3.4
April 6, 2023

I Turned my Power Over to Someone else & learned a Valuable Lesson in Healing.

“Sticks and stones can break my bones, but words can never hurt me.”

Whoever says that and means it is either stone-cold oblivious or fully enlightened. I seem to be somewhere in between.

Recently, I experienced a barrage of verbal aggression the likes of which I’ve never before experienced, thank God. Although I think I’m handling it pretty darned well, it threw me for a proverbial loop.

Of all things, this aggression was at the hands of someone I’ve been paying generously to help me heal. She has the reputation of being among the best in her field and was recommended by a kind doctor friend as a sort of last resort.

If anyone could finally help me, she could! Or so we’d hoped.

After a year or more, my brilliant friend had been unable to figure out how to help me. He recently realized that this woman might be just the one to free me from the stagnation and weakness I’ve been plagued with ever since Trond died. Despite the expense and the challenge of getting to her office, since I’m not driving right now, I was all in and pretty excited that the end of my long ordeal might be in sight.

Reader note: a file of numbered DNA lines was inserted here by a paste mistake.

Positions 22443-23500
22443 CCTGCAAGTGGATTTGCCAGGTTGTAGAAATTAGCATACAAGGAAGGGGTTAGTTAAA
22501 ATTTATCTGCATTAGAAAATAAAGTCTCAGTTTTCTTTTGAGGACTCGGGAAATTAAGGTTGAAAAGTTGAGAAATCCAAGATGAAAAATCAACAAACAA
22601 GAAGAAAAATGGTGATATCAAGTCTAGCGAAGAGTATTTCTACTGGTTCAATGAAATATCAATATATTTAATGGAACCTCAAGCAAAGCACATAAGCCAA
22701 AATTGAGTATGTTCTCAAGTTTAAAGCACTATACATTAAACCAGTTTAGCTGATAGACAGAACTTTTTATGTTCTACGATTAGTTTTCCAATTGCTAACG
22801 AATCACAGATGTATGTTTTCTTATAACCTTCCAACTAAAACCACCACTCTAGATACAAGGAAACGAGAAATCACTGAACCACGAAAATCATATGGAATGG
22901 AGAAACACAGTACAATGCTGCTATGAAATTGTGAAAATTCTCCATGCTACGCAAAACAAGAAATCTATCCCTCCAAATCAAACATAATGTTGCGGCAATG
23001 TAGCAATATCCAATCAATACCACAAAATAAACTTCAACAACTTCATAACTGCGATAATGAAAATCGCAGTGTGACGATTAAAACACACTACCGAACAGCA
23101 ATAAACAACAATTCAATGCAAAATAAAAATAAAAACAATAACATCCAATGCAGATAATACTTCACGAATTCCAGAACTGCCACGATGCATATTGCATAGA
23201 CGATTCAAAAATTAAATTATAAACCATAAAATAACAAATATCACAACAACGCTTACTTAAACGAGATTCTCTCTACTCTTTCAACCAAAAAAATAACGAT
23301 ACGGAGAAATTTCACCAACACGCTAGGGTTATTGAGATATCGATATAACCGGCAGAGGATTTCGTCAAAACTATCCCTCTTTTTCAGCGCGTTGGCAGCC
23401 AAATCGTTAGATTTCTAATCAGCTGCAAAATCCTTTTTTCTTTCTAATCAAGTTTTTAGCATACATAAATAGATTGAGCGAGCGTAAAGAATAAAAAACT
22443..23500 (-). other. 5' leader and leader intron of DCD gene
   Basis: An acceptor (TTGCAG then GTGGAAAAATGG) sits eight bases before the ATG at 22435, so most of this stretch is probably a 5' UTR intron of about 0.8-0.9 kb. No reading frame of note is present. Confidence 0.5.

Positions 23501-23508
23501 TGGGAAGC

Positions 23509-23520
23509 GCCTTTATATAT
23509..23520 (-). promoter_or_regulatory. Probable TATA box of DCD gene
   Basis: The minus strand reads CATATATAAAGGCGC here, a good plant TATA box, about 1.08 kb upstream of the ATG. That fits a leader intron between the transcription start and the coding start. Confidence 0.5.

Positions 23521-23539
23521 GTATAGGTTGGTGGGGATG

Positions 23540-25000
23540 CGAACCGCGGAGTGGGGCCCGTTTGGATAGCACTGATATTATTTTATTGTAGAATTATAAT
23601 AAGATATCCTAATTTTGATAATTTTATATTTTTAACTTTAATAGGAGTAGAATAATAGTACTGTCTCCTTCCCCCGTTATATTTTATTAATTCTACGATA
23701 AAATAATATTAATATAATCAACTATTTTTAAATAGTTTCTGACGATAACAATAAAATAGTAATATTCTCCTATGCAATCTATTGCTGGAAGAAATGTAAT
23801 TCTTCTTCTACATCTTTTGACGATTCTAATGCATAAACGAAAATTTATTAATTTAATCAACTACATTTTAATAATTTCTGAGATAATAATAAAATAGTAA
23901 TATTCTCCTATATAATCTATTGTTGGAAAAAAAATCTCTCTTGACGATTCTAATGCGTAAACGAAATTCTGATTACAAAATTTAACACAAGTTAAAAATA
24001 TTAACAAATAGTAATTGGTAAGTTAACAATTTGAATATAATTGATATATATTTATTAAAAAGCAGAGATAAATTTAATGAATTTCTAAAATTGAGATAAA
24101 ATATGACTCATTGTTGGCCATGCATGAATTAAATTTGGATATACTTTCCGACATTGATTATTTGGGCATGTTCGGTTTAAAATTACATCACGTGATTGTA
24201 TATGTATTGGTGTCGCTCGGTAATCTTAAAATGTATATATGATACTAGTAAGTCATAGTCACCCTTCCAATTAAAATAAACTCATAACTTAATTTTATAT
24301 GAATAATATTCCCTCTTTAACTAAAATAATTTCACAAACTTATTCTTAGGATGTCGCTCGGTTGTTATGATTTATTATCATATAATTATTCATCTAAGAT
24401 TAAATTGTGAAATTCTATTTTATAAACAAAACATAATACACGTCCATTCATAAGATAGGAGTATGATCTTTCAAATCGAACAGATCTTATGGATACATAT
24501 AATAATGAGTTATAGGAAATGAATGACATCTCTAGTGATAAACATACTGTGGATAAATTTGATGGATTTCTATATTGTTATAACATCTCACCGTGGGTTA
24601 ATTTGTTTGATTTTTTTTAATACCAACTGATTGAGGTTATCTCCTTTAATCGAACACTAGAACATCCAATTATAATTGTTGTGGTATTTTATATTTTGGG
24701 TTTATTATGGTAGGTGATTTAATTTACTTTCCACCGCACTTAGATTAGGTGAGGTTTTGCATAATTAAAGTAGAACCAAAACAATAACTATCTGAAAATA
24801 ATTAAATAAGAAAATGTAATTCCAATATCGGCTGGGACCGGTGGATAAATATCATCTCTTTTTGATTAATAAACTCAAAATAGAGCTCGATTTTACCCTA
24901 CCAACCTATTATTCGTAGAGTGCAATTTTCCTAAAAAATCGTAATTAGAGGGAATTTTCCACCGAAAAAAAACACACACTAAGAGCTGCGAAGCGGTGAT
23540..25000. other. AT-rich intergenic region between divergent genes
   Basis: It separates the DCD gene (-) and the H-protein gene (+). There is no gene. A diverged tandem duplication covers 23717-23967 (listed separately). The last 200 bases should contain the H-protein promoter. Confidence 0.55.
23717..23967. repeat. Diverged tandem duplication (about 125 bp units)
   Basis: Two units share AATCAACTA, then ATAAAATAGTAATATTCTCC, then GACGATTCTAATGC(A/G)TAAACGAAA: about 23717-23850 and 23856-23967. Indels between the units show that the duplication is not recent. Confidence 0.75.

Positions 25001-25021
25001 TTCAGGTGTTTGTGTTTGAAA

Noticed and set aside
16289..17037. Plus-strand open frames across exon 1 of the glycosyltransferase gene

The first few weeks seemed promising enough. Although there was no noticeable improvement in my energy or well-being, her work seemed skillful and she said she was positive she could help me heal. Given her reputation and decades of experience, I had no reason to doubt her.

The fateful appointment didn’t begin well. After keeping me waiting for more than an hour, she finally came into the room texting furiously and sat down in the chair near me…still texting. She asked how I was, and as I answered, the texting continued. She then asked me to get on the treatment table, which I promptly did.

Since she was still texting as I sat there waiting, I asked her whether what she was texting about had anything to do with me. She said it didn’t and finally stopped. She looked annoyed though, so I asked, “Is it okay?”